The inherited sex-based gender system largely prevails in Hindu Kush Indo-Aryan (henceforth HKIA), with most of the languages making a two-way masculine vs. feminine distinction in their noun lexicons. However, at closer inspection, these languages – in spite of their relatedness – display a few signs of significant diversification: 1. The pervasiveness of such sex-based gender is stronger (and perhaps further strengthened) in the Southeast than elsewhere, i.e. among languages spoken adjacent to the main Indo-Aryan belt. 2. It is missing altogether in two languages spoken in the opposite geographic extreme, i.e. the Northwest (as earlier pointed out by Emeneau (1965:68–71) and Bashir (2003:823)), and is on the retreat in yet another neighbouring language (all three characterized by an animacy-contrast of low complexity). 3. The Southwest stands out with a few languages that instead combine their inherited sex-based gender with animacy-related distinctions and thereby form highly complex agreement patterns.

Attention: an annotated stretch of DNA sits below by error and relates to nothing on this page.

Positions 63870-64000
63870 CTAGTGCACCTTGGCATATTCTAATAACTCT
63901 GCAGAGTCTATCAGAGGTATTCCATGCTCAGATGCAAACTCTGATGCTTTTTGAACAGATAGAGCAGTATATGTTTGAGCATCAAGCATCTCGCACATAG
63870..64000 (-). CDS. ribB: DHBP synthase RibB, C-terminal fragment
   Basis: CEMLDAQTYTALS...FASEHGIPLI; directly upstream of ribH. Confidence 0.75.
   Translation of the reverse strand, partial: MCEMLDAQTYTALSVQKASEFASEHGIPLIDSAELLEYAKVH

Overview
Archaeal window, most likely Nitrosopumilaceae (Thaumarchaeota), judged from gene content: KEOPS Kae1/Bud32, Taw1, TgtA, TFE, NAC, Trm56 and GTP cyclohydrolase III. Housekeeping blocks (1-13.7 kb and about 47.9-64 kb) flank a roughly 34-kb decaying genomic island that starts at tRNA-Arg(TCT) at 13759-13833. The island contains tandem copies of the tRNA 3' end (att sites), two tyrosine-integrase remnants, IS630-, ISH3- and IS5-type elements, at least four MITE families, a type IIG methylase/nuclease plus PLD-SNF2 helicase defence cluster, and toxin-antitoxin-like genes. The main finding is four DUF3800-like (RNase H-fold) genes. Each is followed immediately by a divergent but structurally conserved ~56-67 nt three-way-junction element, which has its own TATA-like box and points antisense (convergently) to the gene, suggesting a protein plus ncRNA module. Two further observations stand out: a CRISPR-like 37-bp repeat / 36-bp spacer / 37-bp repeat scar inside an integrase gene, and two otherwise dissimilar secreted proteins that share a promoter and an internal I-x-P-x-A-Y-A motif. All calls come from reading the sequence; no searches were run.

As for alignment patterns, the HKIA languages display a great range of variation (as laid out in further detail in (Liljegren 2014)). The diversity is primarily evidenced in the case marking of core argument noun phrases and verbal person marking properties. As many as six distinct alignment types have been identified, each reflecting contact-induced changes that can be attributed to three significant areas that conflate in the region: 1. A large Persian-dominated area overlaps with the Western part of the region, characterized by overt patient marking. 2 An area in the East, with e.g. ancient Tibetan influences, is characterized by overt agent marking. 3 An area in the South, bordering on the influential Hindi-Urdu belt, is characterized by patient agreement in the perfective.